Modern news coverage, dominated by images of violence and warfare, suggests that war is a ubiquitous feature of contemporary society. Historians say it has always been so, and many theorists of international relations argue that nothing is likely to change. Yet in this timely book, Roy Weatherford proposes that we are on the verge of a profound change in social relations. He foresees the end of the sovereignty of nation-states and the warfare between them, and the beginning of the rule of democratically established, collectively enforced international law.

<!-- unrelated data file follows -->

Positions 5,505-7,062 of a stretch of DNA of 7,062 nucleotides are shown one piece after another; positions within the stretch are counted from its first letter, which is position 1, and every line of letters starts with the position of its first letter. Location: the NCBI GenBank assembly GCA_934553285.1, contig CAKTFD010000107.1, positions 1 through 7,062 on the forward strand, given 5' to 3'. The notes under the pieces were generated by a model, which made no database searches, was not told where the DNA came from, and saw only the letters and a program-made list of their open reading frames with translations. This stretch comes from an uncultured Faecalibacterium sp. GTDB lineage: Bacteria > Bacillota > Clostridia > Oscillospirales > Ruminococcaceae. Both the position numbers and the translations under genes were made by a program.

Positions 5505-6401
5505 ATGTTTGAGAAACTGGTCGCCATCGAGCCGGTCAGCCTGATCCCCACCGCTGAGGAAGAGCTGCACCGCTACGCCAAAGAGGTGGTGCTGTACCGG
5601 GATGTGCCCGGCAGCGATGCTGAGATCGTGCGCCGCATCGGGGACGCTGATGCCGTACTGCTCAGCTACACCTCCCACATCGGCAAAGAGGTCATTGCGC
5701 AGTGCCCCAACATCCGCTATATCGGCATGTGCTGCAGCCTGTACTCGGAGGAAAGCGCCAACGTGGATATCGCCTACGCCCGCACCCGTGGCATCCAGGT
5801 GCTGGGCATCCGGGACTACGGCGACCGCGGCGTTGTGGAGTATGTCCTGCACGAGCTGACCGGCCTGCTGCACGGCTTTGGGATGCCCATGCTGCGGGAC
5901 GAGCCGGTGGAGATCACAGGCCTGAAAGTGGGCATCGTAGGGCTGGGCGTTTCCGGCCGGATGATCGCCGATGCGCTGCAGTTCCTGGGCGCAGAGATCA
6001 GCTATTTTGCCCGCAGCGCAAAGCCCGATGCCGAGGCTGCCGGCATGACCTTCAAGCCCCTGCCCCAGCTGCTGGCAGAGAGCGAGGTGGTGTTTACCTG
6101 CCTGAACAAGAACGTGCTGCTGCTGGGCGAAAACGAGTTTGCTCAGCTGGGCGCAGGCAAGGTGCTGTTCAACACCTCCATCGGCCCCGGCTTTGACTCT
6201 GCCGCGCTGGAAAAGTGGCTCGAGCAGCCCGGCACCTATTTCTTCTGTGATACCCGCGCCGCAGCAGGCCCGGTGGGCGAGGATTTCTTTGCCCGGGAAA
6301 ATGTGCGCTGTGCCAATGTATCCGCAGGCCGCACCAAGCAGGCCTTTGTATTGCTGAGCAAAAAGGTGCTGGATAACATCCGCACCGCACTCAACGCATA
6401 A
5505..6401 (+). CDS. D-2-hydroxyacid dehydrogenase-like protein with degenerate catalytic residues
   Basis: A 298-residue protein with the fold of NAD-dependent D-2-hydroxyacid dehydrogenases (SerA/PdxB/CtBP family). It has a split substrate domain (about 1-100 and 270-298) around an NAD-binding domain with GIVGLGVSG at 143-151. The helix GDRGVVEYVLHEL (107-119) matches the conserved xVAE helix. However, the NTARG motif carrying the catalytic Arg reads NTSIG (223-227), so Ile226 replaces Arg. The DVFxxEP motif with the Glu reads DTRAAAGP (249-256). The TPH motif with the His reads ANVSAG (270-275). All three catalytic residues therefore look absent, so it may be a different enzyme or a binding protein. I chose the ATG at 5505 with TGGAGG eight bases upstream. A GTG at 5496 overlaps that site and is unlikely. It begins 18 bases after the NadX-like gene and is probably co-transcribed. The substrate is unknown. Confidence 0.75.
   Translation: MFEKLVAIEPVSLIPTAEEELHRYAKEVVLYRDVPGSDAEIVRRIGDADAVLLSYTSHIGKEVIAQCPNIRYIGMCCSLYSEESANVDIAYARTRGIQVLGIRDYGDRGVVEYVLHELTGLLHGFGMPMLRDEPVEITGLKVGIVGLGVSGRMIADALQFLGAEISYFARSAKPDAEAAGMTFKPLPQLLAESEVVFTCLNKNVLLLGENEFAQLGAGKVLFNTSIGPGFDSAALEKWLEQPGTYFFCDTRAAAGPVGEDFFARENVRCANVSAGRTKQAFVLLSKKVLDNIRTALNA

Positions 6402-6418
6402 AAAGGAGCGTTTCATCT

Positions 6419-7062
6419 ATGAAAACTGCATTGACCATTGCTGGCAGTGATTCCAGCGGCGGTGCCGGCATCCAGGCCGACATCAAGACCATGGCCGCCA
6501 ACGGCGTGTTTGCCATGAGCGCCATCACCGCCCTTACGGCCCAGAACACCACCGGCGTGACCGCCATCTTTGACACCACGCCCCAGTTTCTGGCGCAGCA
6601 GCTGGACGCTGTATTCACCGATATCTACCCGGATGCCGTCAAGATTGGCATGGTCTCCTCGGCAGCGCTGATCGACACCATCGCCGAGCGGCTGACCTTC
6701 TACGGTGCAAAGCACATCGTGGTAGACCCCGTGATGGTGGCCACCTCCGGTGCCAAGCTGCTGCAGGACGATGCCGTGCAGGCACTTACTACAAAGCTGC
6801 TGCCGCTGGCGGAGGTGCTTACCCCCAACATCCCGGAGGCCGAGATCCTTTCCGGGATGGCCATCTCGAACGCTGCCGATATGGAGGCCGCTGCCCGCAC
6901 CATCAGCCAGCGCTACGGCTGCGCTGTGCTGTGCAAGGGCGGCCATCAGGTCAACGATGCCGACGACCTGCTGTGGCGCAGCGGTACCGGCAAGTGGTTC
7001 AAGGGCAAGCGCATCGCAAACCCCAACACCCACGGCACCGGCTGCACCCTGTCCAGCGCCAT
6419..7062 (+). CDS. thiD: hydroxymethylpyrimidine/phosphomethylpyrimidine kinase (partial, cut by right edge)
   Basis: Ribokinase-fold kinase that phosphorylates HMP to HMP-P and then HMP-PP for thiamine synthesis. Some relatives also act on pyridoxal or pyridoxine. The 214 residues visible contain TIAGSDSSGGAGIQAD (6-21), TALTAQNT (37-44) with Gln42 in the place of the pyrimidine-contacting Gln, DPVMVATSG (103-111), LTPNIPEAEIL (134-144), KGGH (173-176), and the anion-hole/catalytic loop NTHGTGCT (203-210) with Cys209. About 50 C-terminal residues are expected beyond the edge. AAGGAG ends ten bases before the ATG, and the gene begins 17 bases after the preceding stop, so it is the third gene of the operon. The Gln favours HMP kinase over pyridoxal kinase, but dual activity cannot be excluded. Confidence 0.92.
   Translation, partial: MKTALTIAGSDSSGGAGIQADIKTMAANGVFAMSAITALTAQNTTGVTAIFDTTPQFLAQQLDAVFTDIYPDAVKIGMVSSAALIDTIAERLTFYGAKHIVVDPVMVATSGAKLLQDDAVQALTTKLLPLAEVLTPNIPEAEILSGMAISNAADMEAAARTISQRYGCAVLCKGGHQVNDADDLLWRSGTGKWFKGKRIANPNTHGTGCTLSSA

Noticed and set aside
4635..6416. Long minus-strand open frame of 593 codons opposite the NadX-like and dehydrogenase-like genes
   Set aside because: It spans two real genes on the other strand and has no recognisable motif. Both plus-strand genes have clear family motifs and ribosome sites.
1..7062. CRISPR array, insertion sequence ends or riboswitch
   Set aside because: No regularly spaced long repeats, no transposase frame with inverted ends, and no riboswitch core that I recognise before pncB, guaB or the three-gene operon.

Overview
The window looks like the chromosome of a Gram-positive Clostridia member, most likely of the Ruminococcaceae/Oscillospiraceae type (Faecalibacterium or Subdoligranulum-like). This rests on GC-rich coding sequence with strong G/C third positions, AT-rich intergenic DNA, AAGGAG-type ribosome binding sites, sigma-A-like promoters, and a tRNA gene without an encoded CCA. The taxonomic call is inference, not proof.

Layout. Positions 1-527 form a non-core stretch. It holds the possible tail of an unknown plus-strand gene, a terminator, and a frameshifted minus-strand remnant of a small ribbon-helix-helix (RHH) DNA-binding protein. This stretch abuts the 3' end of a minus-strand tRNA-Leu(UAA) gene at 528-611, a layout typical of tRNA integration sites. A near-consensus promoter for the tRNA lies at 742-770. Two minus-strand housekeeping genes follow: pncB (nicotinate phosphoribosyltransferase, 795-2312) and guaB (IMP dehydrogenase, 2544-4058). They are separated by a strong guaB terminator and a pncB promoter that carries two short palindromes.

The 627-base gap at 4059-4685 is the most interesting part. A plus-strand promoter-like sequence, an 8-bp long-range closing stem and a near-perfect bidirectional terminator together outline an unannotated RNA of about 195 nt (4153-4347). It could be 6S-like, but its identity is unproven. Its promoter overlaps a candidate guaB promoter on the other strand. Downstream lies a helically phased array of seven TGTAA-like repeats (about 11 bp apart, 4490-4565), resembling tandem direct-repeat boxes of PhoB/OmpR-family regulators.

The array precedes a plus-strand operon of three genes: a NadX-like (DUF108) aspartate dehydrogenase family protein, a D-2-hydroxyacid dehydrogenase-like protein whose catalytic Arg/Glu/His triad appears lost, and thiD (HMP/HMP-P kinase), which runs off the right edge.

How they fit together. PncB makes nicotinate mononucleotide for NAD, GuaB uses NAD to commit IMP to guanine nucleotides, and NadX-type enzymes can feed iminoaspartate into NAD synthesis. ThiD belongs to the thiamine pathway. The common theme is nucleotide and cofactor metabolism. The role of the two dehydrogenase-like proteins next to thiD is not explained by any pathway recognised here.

"World Peace and the Human Family" analyzes the possibility of achieving world peace and cogently argues for the moral and political changes necessary to make it a reality. The book explains why some geo-political units--such as the former Soviet Union and Yugoslavia--are fragmenting, while others--such as the European Community and United Nations--are coalescing and strengthening.
Weatherford's argument remains philosophically pragmatic, politically realistic, and technologically optimistic. He believes that national sovereignty and jingoistic provincialism must yield to a world culture, speaking a world language, subject to a world government and living as a world-wide family--the human family.